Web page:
FIG. 1 is a cross-sectional view of part of a semiconductor body of an electron source in accordance with the invention;
FIG. 2 is an energy diagram through such an electron source, both under bias and zero bias conditions;
FIG. 3 is a cross-sectional view of part of a semiconductor body of another electron source in accordance with the invention;
FIG. 4 is a cathode-ray tube in accordance with the invention and including an electron source in accordance with the invention;
FIG. 5 is a partial cross-sectional and partial perspective view of part of a semiconductor body of a further electron source in accordance with the invention, and
FIG. 6 is a partial cross-sectional and partial perspective view of part of the body of the electron source of FIG. 5, taken perpendicular to the view of FIG. 5.
It should be noted that all the Figures are diagrammatic and not drawn to scale. The relative dimensions and proportions of some parts of these Figures have been shown greatly exaggerated or reduced for the sake of convenience and clarity in the drawing. The same reference numerals as used in one embodiment are generally used to refer to corresponding or similar parts in the other embodiments.
The electron source illustrated in FIG. 1 comprises a monocrystalline silicon semiconductor body 10 in which a n-p-n structure is formed by a p-type first region 1 between n-type second and third regions 2 and 3. Electrons 24 are generated in this n-p-n structure for emission into free space 20 from a surface area 4 of the body 10 after flowing from the second region 2 through the first and third regions 1 and 3, as represented by arrows 24 in FIG. 1.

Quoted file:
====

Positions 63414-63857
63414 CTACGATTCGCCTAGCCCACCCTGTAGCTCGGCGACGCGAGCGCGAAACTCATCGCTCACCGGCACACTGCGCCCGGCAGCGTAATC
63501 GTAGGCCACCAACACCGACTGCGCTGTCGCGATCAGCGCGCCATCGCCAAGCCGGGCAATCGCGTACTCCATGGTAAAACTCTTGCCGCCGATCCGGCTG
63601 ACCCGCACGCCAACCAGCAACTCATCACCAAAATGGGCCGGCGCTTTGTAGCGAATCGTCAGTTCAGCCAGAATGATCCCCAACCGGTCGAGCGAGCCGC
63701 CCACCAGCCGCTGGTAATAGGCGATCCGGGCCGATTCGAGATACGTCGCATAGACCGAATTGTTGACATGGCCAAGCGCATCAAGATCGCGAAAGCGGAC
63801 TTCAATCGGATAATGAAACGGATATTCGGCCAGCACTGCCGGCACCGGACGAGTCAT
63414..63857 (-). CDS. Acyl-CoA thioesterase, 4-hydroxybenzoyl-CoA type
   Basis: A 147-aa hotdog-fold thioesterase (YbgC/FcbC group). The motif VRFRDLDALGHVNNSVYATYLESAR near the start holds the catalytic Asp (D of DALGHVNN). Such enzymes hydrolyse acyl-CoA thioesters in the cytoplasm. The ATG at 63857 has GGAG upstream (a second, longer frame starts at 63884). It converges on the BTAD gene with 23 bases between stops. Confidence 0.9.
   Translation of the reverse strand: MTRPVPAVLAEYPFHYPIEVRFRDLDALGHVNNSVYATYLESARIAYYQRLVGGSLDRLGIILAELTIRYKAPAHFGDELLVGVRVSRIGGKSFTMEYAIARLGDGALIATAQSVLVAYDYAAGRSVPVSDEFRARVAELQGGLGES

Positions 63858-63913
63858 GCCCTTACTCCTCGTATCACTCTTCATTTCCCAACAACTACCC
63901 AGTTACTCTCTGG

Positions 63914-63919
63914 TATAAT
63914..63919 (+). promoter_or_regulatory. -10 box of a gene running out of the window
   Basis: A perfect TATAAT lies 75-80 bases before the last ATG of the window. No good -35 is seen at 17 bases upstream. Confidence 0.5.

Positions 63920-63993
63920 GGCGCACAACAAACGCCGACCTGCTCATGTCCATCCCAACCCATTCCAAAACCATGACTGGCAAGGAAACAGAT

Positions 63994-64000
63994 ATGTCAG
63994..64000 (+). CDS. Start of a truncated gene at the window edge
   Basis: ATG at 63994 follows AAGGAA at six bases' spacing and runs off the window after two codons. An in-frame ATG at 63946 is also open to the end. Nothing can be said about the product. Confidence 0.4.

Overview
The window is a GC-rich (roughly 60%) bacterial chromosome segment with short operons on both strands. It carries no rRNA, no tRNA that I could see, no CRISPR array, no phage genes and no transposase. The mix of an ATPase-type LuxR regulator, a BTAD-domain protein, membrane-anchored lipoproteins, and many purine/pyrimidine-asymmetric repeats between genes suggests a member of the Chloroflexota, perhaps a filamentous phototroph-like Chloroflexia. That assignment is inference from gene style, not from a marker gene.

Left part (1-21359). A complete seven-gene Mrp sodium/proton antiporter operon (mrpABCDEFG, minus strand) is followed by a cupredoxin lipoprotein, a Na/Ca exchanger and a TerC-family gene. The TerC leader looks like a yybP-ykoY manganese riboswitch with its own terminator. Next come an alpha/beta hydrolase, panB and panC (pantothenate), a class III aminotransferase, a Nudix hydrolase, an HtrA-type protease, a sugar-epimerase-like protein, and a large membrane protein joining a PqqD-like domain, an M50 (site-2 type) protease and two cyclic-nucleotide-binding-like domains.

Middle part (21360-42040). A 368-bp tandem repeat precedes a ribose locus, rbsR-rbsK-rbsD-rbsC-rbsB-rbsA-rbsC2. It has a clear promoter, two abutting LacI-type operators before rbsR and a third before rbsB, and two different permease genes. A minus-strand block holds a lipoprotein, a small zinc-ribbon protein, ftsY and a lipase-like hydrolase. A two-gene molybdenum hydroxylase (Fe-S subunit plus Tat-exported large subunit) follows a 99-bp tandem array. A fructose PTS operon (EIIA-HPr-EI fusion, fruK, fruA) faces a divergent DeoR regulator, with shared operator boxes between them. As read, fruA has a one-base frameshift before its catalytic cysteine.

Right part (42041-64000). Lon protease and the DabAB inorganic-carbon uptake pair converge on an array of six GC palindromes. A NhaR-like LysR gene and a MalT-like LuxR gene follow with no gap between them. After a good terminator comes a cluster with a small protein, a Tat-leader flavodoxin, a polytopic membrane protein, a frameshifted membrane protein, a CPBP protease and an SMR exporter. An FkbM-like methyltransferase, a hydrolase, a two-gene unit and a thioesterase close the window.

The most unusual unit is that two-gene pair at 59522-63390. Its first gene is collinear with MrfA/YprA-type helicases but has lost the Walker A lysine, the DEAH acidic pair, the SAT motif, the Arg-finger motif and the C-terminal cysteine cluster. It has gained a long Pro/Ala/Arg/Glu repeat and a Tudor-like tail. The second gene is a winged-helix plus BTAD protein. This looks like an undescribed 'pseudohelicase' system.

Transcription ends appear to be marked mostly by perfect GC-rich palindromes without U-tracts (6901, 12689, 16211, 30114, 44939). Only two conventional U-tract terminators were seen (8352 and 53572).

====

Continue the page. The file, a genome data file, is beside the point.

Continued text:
In accordance with the present invention the n-p-n structure 2-1-3 has electrode connections only to the n-type second and third regions 2 and 3. These electrode connections may be formed by metal layers 12 and 13 forming ohmic contacts to the regions 2 and 3 respectively. There is no electrode connection to the p-type intermediate region 1 which provides a barrier region restricting the flow of electrons 24 from the region 2 to the region 3 until a potential difference V is applied between the electrode connections 12 and 13 to bias the region 3 positive with respect to the second region and to establish a supply of hot electrons 24 injected into the region 3 with sufficient energy to overcome the potential barrier present between the surface area 4 and free space 20. The barrier region 1 forms depletion layers with both the n-type regions 2 and 3 and has such a thickness and doping concentration as to be depleted of holes by the merging together of the depletion layers in the region 1 at least when the potential difference V is applied to establish the supply of hot electrons 24.
As illustrated in FIG. 1 an apertured insulating layer 11 is sunk over at least part of its thickness in the body 10 to form at least one mesa portion 9 of the body 10 bounded laterally by the sunken insulating layer 11. The regions 1 and 3 are formed within the mesa portion 9 and are bounded around their edges by the insulating layer 11. This results in a very compact, low-capacitance structure in which the electrode connection 13 can be provided in a reliable manner at the top surface of the mesa portion 9 without contacting the p-type region 1. Furthermore, the metal layer forming the electrode connection 13 can extend onto and across the insulating layer 11 to provide an extended contact area to which external connections (for example in the form of wires) can be bonded. The top surface of the mesa portion 9 provides the surface area 4 from which the electrons 24 are emitted. If the metal layer 13 is sufficiently thin it may extend over the surface area 4. However, preferably the layer 13 is thicker and contacts the region 3 at the edge of the mesa portion 9 as illustrated in FIG. 1.